And it was just at that time Bres and his father Elathan were come to ask help of the Fomor, and Bres said: "I myself will go to Ireland, and seven great battalions of the Riders of the Fomor along with me, and I will give battle to this Ildanach, this master of all arts, and I will strike his head off and bring it here to you, to the green of Berbhe." "It would be a fitting thing for you to do," said they all. "Let my ships be made ready for me," said Bres, "and let food and provisions be put in them."
So they made no delay, but went and got the ships ready, and they put plenty of food and drink in them, and the two swift Luaths were sent out to gather the army to Bres. And when they were all gathered, they made ready their armour and their weapons, and they set out for Ireland.
And Balor the king followed them to the harbour, and he said: "Give battle to that Ildanach, and strike off his head; and tie that island that is called Ireland to the back of your ships, and let the destroying water take its place, and put it on the north side of Lochlann, and not one of the Men of Dea will follow it there to the end of life and time."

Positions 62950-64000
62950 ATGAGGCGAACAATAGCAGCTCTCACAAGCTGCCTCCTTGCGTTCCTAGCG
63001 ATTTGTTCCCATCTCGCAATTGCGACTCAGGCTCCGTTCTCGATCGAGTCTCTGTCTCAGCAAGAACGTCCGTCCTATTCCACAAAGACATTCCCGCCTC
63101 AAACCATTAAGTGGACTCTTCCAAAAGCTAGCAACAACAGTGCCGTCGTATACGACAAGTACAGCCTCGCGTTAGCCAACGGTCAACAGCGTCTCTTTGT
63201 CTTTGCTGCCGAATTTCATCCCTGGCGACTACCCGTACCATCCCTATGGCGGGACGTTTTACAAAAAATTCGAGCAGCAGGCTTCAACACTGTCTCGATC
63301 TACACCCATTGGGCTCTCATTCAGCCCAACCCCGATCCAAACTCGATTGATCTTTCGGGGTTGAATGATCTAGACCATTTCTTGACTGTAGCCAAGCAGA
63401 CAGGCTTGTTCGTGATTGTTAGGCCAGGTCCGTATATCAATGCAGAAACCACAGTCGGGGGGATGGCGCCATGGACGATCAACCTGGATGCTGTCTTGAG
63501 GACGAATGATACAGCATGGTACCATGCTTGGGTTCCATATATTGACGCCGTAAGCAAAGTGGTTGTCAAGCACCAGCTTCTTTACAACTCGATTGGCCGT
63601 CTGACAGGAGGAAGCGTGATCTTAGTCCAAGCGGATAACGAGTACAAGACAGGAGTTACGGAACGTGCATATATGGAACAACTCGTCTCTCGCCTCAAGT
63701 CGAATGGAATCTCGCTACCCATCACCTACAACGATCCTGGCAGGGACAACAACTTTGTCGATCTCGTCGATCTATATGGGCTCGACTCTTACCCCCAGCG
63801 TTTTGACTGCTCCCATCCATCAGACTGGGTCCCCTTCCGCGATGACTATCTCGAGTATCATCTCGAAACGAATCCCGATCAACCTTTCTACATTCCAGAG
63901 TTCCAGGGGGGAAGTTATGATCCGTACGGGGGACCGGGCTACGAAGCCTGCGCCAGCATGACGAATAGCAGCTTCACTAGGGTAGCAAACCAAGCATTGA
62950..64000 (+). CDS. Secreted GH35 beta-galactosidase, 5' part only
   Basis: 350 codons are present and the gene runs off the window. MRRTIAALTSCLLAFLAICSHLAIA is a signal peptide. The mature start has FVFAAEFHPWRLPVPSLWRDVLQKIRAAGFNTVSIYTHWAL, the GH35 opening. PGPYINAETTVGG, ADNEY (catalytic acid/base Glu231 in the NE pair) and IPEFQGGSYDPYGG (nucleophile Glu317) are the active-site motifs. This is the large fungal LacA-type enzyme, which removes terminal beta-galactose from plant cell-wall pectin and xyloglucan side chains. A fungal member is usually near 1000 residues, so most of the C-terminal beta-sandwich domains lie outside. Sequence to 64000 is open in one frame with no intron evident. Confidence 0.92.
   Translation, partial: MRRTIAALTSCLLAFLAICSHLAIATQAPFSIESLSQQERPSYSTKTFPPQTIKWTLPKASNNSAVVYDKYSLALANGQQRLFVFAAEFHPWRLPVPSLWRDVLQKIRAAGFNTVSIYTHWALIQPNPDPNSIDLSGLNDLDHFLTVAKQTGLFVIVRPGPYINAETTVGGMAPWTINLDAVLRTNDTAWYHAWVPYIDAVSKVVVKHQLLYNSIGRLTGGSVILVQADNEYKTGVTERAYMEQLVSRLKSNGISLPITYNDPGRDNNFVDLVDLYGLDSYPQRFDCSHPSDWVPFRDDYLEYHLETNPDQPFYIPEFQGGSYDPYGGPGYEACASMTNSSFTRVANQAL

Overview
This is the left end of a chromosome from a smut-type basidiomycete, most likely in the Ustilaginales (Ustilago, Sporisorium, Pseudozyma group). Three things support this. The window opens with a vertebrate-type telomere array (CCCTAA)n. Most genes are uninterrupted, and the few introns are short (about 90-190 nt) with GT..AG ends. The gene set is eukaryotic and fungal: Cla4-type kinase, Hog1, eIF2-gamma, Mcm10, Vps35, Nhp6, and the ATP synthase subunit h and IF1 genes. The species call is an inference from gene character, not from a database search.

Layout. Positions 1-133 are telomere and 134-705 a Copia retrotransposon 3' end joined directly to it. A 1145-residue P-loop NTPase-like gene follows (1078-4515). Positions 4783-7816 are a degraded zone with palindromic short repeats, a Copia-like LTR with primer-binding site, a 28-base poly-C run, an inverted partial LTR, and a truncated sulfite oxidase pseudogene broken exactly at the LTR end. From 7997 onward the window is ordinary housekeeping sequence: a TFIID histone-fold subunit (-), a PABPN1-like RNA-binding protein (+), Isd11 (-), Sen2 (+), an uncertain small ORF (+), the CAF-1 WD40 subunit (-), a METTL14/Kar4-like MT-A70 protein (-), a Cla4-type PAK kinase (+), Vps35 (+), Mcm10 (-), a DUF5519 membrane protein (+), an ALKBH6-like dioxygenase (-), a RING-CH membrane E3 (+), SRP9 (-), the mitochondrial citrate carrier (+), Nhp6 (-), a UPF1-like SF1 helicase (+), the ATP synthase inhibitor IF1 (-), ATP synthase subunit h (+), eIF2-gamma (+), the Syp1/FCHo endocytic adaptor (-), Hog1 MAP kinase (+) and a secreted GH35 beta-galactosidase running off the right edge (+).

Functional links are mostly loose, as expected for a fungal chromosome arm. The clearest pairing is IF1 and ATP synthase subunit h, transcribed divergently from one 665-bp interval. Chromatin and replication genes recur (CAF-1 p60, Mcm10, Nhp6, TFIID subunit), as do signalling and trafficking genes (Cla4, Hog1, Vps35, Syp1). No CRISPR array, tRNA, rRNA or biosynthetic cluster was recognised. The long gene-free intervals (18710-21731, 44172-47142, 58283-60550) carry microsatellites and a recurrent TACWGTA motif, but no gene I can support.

Then they pushed out their ships and put up their painted sails, and went out from the harbour on the untilled country, on the ridges of the wide-lying sea, and they never turned from their course till they came to the harbour of Eas Dara. And from that they sent out an army through West Connacht and destroyed it altogether, through and through. And the King of Connacht at that time was Bodb Dearg, son of the Dagda.
CHAPTER II. THE SONS OF TUIREANN